Integral Expressions for the Vassiliev Knot Invariants
(Figures redrawn January 28, 1999)
Abstract
It has been folklore for several years in the knot theory community that certain integrals on configuration space, originally motivated by perturbation theory for the ChernSimons field theory, converge and yield knot invariants. This was proposed independently by Gaudagnini, Martellini, and Mintchev [11] and BarNatan [4]. The analytic difficulties involved in proving convergence and invariance were reportedly worked out by BarNatan [4, 3], Kontsevich [13, 16], and Axelrod and Singer [1, 2].
But I know of no elementary exposition of this fact. BarNatan [3] only proves invariance for the degree 2 invariant. Kontsevich’s exposition is decidedly nonelementary and leaves many details implicit. Axelrod and Singer’s papers take a physics point of view (and are thus difficult for mathematicians to read) and only discuss the related invariants for 3manifolds. More recently, Bott and Taubes [7] have explained the degree 2 invariant from a purely topological point of view, but again omit the higher degree cases.
This thesis is an attempt to remedy this lack. I adopt an almost exclusively topological point of view, rarely mentioning ChernSimons theory. For an explanation of the physics involved, see, for instance, BarNatan [3].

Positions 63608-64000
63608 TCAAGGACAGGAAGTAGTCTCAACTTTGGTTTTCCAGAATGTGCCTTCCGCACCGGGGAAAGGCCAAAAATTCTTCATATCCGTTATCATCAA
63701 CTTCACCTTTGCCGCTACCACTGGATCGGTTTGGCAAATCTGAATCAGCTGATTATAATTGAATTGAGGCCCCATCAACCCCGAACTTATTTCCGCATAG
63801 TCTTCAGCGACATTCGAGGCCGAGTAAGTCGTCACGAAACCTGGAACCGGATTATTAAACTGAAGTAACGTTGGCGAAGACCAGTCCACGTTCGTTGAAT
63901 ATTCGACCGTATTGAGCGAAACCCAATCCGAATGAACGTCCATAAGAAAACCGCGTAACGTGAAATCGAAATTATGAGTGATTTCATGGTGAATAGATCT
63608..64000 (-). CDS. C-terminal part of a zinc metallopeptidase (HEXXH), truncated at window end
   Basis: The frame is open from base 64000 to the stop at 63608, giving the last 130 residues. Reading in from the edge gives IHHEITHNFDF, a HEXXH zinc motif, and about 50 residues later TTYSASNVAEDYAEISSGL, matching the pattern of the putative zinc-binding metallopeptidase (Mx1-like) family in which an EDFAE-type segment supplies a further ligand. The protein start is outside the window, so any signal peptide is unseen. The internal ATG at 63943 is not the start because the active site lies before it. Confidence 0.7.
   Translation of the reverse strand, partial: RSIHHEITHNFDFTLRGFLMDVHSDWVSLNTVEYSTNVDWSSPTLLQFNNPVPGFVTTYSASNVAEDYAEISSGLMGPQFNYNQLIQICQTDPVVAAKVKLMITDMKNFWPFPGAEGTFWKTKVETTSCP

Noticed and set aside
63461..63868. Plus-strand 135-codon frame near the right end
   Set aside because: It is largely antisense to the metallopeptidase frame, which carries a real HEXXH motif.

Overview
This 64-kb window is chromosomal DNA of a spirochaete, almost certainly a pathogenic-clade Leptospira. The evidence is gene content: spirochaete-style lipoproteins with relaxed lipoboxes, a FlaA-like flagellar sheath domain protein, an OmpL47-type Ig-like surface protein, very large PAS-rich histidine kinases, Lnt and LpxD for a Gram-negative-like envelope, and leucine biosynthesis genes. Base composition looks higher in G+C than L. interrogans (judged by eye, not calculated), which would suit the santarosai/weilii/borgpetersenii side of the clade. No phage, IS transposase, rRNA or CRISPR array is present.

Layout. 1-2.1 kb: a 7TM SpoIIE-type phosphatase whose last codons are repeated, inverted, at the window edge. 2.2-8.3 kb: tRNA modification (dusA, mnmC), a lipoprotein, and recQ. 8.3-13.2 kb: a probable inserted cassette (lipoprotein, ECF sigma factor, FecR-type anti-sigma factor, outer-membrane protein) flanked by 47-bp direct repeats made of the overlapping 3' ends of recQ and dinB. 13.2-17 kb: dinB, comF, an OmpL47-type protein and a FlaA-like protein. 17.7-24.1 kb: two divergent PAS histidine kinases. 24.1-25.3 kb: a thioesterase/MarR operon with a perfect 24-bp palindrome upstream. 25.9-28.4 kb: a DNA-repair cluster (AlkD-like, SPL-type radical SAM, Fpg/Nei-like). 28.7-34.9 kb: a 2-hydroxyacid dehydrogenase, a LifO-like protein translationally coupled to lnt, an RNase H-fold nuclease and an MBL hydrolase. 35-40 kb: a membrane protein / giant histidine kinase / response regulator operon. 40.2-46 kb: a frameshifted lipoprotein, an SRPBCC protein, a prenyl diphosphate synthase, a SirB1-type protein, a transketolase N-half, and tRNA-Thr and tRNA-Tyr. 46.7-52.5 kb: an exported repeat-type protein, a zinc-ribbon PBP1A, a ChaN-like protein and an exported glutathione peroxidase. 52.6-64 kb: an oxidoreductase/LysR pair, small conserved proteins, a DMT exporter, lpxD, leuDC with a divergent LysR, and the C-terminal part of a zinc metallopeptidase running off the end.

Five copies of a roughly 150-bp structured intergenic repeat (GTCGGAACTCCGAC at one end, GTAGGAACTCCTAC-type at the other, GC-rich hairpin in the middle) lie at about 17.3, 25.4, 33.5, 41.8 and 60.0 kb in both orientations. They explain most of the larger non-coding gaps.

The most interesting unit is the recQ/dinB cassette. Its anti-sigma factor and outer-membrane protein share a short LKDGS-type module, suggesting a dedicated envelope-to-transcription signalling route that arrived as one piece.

There are also a few new results in this thesis. These include a new construction of the functorial compactification of configuration space (Section 3.2) as well as some variations on the integrals. For a suitable choice of this variation, the integral reduces to counting tinkertoy diagrams (Section 4.5). In particular, the invariants constructed take values in .
Contents
Chapter 1 Introduction
1.1 Motivation
First, I’ll present some motivation for introducing these invariants, primarily intended for topologists.
A (mathematical) knot^{1}^{1}1As opposed to a physical knot, which has a finite thickness and has ends. is a loop in : an embedding . An embedding is a smooth map with two conditions:

Immersion condition: ,

Non selfintersecting: ,